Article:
It’s uneven and steep in places, but the hard slog is worth it when you take in the view of the Darran Mountains. We stop for lunch at the Harris Saddle, where I get chatting to Alastair and Diana Dunbar, who own a deer farm in Hanmer Springs. This is their second outing with Ultimate Hikes. They did the Milford Track the previous year when there was a cyclone and heavy rain.
“It was touch and go whether we could go over Mackinnon Pass,” says Alastair. “We had to go over huddled like sheep in groups of about 10!”
“And that didn’t put you off doing other walks?” I ask.
“Oh no! It sort of added to the adventure, really,” he says with a laugh.
At 68, Alastair is super fit (through a combo of biking and farming) and leaves pen-pushers like Walt and me for dead up the hills. After lunch, you’re given the option to tackle Conical Hill for a panoramic view of the surrounding peaks. There’s a lot of snow when we’re there and my ears prick up when Kana describes this part as “challenging”. Alastair’s among the first to head up, but Walt and I opt to go straight to Routeburn Falls Lodge rather than take the detour. So does Diana. As I’m following her, I notice that her backpack is basically the size of a school bag.
“Gosh, you travel light,” I say. She smiles. “Alastair carries most of our gear.” This is absolutely the most romantic thing I’ve ever heard.
Don’t even think about it, whispers Walt. Even without scaling Conical Hill, we get an incredible vista of Lake Harris as we descend into the upper basins of the Routeburn Valley. Routeburn Falls Lodge is like something on a postcard, and I’m very taken with the mountain views from our room. I’m also pleased I made it through without a single fall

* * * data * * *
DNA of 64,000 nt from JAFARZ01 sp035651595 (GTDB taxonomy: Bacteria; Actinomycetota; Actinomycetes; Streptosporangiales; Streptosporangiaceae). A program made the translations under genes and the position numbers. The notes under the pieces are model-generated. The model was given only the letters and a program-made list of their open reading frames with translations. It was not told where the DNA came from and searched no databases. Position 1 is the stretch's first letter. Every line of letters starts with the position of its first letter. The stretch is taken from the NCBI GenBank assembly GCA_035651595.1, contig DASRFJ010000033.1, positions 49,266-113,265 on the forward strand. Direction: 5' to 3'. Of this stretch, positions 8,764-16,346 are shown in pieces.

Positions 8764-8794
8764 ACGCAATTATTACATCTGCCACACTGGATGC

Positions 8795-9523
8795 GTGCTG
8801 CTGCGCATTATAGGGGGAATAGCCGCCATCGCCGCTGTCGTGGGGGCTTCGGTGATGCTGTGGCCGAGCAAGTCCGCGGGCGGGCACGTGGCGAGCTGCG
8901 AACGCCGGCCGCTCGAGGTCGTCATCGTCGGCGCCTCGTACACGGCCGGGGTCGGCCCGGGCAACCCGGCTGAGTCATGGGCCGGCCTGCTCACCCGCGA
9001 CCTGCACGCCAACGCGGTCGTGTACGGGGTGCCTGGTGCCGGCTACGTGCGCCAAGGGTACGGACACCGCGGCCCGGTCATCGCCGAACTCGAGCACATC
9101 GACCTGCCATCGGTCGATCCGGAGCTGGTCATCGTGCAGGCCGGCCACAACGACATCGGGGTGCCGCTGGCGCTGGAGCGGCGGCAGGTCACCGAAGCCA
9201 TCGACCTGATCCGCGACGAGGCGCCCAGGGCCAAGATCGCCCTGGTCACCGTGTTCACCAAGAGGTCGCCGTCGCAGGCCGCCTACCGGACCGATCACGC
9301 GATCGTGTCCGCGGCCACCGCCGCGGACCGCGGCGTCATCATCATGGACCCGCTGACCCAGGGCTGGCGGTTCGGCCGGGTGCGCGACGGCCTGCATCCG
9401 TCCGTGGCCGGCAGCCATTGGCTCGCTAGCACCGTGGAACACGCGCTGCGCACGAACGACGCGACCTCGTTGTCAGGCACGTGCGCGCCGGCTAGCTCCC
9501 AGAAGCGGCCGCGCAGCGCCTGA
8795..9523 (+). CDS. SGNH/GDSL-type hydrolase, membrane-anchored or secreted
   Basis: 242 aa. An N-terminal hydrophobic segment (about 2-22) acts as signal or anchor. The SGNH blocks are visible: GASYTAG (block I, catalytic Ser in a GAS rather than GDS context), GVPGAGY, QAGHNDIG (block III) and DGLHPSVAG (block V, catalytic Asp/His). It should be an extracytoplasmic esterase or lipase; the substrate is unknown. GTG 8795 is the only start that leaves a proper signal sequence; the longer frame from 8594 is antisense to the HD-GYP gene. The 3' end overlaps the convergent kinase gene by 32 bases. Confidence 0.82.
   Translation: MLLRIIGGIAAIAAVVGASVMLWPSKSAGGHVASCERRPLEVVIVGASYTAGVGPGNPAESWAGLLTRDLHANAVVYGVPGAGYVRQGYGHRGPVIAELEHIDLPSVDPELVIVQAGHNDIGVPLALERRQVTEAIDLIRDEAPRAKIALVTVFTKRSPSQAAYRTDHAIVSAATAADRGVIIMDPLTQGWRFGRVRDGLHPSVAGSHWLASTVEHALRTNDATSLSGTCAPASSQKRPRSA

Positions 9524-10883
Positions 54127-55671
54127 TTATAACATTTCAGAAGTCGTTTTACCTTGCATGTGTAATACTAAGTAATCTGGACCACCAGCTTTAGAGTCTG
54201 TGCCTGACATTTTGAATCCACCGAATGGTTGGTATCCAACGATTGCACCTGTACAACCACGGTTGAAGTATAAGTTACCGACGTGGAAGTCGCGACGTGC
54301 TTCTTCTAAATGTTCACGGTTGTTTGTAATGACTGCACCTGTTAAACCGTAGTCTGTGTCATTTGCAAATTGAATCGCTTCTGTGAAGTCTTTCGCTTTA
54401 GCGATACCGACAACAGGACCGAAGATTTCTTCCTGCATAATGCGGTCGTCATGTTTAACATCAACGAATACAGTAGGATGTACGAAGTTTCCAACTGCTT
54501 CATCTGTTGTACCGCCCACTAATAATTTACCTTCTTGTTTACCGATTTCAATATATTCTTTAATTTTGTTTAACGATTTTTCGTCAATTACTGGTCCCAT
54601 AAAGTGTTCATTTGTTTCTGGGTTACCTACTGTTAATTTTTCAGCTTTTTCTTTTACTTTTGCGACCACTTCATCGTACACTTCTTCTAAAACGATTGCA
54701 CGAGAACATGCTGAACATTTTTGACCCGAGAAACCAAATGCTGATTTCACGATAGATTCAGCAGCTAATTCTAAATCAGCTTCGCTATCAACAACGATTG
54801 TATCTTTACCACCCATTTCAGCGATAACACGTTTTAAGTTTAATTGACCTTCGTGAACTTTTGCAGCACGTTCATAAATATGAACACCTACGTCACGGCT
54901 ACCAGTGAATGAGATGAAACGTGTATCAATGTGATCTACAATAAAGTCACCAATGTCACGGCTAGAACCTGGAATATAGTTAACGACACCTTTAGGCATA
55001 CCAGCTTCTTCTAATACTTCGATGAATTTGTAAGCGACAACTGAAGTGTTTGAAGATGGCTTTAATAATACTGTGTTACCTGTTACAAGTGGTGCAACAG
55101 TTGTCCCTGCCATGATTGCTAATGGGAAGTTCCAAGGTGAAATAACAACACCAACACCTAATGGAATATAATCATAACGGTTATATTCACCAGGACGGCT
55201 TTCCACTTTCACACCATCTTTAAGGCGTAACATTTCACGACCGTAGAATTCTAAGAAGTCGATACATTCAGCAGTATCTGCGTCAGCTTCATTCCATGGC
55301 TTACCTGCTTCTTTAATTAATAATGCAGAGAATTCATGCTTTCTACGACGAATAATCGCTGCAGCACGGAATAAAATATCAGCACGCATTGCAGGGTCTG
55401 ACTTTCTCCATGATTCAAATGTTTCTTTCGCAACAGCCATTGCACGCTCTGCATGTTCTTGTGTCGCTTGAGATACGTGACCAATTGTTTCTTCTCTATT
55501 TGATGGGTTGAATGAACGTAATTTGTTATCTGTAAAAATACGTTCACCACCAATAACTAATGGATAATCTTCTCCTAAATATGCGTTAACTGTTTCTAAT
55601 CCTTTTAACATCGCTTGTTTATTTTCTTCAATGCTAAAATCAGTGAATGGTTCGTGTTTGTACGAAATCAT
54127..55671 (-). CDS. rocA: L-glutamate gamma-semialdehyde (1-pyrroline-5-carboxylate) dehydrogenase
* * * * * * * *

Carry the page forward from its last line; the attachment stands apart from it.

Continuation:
Day three: It’s pouring with rain. I’m secretly pleased, because I have brand-new rain pants that I spent a fortune on. John begins with a cheery quote from Dr Seuss and we set off. This is much easier than the walks of the previous two days. It’s basically all downhill, so you can relax and enjoy the dramatic landscape around the Routeburn Falls as you make your way to Forge Flat for the last lunch stop.
This is the first time I’m bothered by the sandflies that everyone mutters about in this area. But even the little bloodsuckers can’t get me down, because from here it’s just a gentle stroll through the forest to the road.
The sense of accomplishment at finishing this magnificent hike is enormous. I’m so pleased with myself, I could do a little jig if I wasn’t wearing a heavy pack and my legs weren’t so tired.
The first person to congratulate me is the youngest member of the group, Bodhi Griffiths, who has impeccable manners, especially for a 10-year-old.
Well done! You made it, he says, smiling.
He was right beside me when I fell (quite dramatically) the first time, so he may have doubted my capability.
I ask if he’s tired, and he replies matter of-factly, I cannot walk another step. But it was worth it to see all this. Like, ‘Wow.’
I couldn’t have said it better myself.